Being the horsey geek I am I do find the anatomy of the horse fascinating and am not surprised to see the issues that commonly effect our performance horses, especially after studying the photo sequence below by Eadweard Muybridge. The report from SyncThermology’s team of vets reminded me of an article I have read by Dr Robert Bell and Professor Leo Jeffcott, who are based at the Equine Performance and Imaging Centre, University of Sydney Veterinary Teaching Hospital Camden.
The following excerpt is taken from a report on ‘Fetlock Lameness – It’s importance and how MRI can assist in making the difficult diagnosis’ which was first published in 2011.
Lameness involving the fetlock joint is an all too common problem in performance horses and racehorses. Injuries to this region may involve the joint itself or the surrounding soft tissues, and are often determined by the use of the horse. The fetlock is a complicated high motion joint that is always subjected to huge forces and stresses during locomotion. The classic movie pictures of the American photographer Eadweard Muybridge taken over 120 years ago (pictured below) clearly show the degree of extension of the fetlock during galloping in the horse.
Picture courtesy of Science Photo Library
The good news is that many fetlock problems are fairly simple to diagnose. Lameness can be localised to the fetlock by careful clinical examination (i.e. palpation), evaluation of gait (especially under saddle), response to flexion tests and nerve blocks or desensitisation of the joint itself.
I am looking forward to monitoring my client’s horse progress and what will be most interesting to see is whether the mare’s performance during cross country improves. If so there is no doubt in my mind that the problems were caused by the mare experiencing pain in her front fetlocks. A question I also hope to see answered is whether the tightness in the mare’s left hind quarters is secondary to the osteoarthritis? If there is an improvement I am sure the tightness in the left gluteal muscle was due to the mare carrying herself in a way so as not put too much weight on her front legs.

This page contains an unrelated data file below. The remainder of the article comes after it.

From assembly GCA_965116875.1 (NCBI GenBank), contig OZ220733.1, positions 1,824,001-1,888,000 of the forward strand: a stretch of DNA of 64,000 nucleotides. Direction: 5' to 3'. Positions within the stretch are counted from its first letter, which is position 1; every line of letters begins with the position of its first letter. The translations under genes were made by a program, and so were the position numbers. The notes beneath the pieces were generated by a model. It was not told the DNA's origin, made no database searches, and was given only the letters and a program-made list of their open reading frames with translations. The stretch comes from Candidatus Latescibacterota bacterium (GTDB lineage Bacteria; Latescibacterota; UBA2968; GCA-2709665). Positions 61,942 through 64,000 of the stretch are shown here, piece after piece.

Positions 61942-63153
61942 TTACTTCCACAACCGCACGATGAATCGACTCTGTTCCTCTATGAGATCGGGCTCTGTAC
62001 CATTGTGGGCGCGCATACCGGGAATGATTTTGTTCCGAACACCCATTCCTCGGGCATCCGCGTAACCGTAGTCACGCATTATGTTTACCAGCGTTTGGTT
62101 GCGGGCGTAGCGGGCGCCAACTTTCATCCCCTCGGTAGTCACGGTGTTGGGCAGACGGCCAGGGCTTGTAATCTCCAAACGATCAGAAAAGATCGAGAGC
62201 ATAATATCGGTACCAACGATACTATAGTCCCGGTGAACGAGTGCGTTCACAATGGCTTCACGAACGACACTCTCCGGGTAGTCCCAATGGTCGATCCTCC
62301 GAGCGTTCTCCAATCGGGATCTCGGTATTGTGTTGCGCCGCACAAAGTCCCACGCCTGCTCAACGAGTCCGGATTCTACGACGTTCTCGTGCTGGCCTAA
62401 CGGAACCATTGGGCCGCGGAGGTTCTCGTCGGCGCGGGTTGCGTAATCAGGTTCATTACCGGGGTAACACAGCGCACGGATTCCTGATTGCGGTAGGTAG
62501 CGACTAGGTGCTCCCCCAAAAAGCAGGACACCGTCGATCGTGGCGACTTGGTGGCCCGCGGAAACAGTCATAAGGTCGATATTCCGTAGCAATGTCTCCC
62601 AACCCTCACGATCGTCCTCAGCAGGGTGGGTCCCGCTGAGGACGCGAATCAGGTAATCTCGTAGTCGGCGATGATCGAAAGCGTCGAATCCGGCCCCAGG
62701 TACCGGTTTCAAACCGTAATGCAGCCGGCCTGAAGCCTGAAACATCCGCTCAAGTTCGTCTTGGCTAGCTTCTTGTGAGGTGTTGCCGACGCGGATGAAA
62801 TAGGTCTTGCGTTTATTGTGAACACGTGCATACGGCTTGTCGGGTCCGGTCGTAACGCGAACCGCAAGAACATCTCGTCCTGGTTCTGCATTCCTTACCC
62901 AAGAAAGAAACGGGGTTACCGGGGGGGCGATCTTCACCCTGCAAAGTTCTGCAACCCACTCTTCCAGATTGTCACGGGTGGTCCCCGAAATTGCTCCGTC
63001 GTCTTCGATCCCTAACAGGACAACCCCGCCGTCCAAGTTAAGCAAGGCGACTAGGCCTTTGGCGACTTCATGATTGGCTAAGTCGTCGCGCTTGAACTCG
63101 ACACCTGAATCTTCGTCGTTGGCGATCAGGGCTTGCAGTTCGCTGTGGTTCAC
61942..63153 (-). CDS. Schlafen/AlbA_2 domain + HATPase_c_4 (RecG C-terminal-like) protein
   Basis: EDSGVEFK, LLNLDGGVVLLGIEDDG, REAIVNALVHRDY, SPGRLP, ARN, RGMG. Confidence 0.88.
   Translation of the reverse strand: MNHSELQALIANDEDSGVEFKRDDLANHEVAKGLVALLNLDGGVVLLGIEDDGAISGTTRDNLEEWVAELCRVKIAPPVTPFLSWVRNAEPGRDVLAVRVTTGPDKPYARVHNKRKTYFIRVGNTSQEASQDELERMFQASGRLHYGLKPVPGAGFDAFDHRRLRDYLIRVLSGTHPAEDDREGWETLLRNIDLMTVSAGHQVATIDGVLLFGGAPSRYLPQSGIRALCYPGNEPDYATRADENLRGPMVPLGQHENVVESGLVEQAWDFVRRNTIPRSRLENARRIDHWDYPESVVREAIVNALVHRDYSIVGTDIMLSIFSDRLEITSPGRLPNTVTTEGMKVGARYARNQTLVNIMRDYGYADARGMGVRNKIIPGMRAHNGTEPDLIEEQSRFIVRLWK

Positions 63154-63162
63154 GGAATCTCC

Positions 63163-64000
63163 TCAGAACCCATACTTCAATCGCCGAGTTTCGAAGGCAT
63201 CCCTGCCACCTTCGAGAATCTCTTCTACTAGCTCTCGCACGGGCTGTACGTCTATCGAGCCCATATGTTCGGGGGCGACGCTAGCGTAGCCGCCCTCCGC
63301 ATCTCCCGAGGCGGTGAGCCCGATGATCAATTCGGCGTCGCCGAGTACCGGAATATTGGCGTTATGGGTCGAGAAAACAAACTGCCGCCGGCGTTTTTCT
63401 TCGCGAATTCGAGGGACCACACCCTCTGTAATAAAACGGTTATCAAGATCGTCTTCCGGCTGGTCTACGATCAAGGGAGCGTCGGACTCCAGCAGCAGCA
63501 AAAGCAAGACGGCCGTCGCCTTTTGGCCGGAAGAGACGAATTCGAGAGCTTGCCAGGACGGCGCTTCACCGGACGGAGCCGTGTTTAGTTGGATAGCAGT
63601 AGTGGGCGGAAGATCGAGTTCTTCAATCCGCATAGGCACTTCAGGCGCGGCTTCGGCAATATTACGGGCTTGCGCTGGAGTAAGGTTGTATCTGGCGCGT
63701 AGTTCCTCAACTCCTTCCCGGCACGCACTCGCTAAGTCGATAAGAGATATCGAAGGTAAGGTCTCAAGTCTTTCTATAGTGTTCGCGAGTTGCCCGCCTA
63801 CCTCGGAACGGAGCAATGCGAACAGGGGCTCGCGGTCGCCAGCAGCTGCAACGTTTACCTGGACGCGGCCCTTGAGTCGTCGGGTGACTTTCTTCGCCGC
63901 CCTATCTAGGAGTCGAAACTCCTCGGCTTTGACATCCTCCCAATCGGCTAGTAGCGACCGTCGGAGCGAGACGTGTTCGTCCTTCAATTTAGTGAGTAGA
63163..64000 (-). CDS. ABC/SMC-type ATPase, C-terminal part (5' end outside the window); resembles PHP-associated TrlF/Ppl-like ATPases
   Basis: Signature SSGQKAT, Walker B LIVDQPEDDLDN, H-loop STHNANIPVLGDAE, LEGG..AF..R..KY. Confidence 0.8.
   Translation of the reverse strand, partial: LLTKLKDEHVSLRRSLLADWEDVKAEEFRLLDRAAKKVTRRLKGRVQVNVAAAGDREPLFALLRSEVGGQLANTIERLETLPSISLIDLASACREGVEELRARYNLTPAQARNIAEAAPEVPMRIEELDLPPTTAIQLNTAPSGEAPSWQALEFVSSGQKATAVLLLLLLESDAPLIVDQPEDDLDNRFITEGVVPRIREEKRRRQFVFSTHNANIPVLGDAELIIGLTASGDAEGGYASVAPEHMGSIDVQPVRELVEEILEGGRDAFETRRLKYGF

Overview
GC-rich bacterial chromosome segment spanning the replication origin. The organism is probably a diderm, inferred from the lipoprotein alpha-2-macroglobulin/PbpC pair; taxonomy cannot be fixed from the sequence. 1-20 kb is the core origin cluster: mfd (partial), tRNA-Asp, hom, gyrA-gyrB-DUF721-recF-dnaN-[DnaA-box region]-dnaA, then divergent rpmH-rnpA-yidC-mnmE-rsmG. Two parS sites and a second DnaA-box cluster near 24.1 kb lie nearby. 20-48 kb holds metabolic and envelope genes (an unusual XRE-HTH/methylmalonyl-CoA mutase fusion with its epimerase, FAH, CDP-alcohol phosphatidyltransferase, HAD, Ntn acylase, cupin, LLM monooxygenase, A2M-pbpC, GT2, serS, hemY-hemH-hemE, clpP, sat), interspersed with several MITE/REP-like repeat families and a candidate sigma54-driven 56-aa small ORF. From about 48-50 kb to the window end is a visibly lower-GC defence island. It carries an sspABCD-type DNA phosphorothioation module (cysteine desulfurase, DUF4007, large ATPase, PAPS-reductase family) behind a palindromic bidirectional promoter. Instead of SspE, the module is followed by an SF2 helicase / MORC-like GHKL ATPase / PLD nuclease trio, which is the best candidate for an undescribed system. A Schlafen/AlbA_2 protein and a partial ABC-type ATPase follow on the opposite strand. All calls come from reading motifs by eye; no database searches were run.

Since the report I referred to above by Dr Robert Bell and Professor Leo Jeffcott was written in 2011 the case I have shared with you has also demonstrated the importance of Veterinary DITI. Especially in this case the joint condition was certainly detected before it caused any lameness. My experience of SyncEquine’s scanning process and seeing the SyncThermology vet reports for the horses I have scanned has proved that the technology we use and the way we use it is most definitely an effective and invaluable diagnostic tool. The camera can certainly detect where the cause of the problem lies, identify early what the issue is and then monitor the progress of the horse.
In my future blogs I will share with you the progress of this particular mare as well as continue to share with you my experiences of being an Equine Technician for SyncThermology.
In the meantime please feel free to contact me with any questions or if you are interested in having a free consultation.